An Oregon couple has been convicted of felony criminal mistreatment for relying on faith healing instead of taking their infant daughter to a doctor.
Alayna Wyland was born to Timothy and Rebecca in December 2009 and developed an abnormal growth of blood vessels that covered her left eye and threatened to take her vision. Now one-and-a-half-years old, she has improved after state-mandated medical care, remaining in state custody but living with her parents.
The Wylands belong to the Followers of Christ, an Oregon City congregation that relies on faith healing, and consequently, they used prayer to treat their daughter, anointing her with oil and practicing the "laying on of hands." At a juvenile custody hearing last July, the couple volunteered that they wouldn't have willingly taken their daughter to a doctor because of their religious beliefs.
Perhaps unsurprisingly, two other couples from the same church whose children died from untreated ailments have been prosecuted in Clackamas County, OR.
Now, you'll find no stronger supporter of the separation of church and state than me, and I personally believe that whatever whack-ass beliefs you choose to inflict on your child will rebound upon you tenfold when they are older, know better, and refuse to visit you.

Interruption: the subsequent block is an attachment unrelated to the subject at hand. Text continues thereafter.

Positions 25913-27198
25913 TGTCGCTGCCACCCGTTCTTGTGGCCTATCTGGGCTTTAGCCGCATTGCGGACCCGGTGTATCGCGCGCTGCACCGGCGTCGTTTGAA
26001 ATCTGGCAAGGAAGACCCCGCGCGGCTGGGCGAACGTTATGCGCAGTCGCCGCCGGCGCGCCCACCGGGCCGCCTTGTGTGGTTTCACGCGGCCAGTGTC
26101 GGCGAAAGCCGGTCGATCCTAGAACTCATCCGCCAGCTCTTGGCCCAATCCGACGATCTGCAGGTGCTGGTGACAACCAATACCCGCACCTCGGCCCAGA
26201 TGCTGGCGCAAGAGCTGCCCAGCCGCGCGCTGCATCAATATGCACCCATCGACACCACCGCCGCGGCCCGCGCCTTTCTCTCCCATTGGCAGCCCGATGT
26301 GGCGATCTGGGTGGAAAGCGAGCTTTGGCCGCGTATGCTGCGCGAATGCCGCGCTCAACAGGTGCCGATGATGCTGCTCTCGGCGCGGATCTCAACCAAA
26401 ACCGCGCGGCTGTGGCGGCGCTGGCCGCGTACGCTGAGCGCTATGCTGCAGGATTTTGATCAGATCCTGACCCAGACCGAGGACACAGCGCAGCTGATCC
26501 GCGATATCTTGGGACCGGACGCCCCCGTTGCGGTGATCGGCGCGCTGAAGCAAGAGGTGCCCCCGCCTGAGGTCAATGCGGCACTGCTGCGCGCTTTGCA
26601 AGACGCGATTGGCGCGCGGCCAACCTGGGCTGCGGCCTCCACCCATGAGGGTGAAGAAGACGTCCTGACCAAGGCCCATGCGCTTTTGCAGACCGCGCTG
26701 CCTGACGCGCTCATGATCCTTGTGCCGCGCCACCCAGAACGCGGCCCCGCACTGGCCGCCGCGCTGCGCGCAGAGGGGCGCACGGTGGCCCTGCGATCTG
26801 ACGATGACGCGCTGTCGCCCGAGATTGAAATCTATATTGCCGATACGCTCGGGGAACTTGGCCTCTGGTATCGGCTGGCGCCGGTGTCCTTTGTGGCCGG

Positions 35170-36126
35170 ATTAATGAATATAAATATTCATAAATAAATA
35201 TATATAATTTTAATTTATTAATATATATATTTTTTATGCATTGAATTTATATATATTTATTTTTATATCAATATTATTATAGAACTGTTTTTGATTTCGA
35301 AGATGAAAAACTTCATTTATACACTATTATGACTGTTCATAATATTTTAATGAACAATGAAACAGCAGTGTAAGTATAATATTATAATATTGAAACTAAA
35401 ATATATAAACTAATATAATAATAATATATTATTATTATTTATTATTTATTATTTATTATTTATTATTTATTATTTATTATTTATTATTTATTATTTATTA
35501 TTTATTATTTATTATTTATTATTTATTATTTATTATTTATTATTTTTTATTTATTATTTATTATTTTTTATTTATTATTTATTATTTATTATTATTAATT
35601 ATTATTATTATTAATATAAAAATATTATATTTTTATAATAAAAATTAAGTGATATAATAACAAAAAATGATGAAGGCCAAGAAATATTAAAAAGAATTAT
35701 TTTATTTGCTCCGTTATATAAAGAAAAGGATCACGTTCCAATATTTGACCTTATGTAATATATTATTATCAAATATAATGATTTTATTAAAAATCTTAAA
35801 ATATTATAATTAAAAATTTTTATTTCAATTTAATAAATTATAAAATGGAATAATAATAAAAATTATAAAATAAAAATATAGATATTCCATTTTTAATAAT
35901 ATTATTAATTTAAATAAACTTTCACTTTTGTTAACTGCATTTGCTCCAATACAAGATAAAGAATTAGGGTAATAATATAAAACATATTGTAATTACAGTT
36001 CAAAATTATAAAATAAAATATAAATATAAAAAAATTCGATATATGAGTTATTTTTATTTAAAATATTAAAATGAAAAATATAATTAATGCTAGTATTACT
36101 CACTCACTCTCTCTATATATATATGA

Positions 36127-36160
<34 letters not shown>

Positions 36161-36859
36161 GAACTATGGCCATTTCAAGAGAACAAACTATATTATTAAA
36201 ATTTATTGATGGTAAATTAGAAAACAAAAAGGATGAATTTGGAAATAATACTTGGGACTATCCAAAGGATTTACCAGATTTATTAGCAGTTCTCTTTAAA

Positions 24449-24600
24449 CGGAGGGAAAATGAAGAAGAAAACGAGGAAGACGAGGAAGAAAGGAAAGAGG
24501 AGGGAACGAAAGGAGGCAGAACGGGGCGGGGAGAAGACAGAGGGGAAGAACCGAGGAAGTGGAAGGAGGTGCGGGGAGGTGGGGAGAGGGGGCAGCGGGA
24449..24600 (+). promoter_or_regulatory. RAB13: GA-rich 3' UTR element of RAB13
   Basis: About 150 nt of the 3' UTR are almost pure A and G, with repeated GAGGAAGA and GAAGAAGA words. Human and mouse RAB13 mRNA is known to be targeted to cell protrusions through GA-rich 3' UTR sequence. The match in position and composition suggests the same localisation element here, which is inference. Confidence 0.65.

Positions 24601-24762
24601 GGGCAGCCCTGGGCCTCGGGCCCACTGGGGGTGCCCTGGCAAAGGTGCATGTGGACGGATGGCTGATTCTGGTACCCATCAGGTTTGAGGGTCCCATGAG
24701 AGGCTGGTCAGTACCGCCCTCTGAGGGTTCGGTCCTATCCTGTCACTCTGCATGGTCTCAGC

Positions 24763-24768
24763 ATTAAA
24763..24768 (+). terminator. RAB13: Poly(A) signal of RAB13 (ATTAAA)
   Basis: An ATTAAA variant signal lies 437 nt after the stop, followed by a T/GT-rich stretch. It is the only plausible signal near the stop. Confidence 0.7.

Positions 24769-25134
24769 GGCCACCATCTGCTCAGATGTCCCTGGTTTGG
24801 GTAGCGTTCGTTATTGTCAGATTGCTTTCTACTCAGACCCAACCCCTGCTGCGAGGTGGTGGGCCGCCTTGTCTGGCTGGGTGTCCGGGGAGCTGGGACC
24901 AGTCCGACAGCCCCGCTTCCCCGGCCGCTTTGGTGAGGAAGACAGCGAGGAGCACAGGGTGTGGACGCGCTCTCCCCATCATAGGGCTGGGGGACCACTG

But I draw the line when your beliefs put your child in harm's way. This issue is largely muddled by faddish controversy like San Francisco's campaign against circumcision, but there's a clear distinction between people campaigning against a religion's right to use a (debatably) harmless procedure and a church's teachings causing the death of multiple children.
The problem with this sort of issue is that science progresses while faith is static. We discover new ways to treat ailments that were once best prayed over, but religious beliefs exist in a vacuum, which is part of their appeal. However, if religions want to free themselves from secular scorn (and legal repercussions), they need to understand and acknowledge the place of science beside their beliefs. The best faith is one that can comfortably coexist with others, be they faith in God, science, or nothing at all.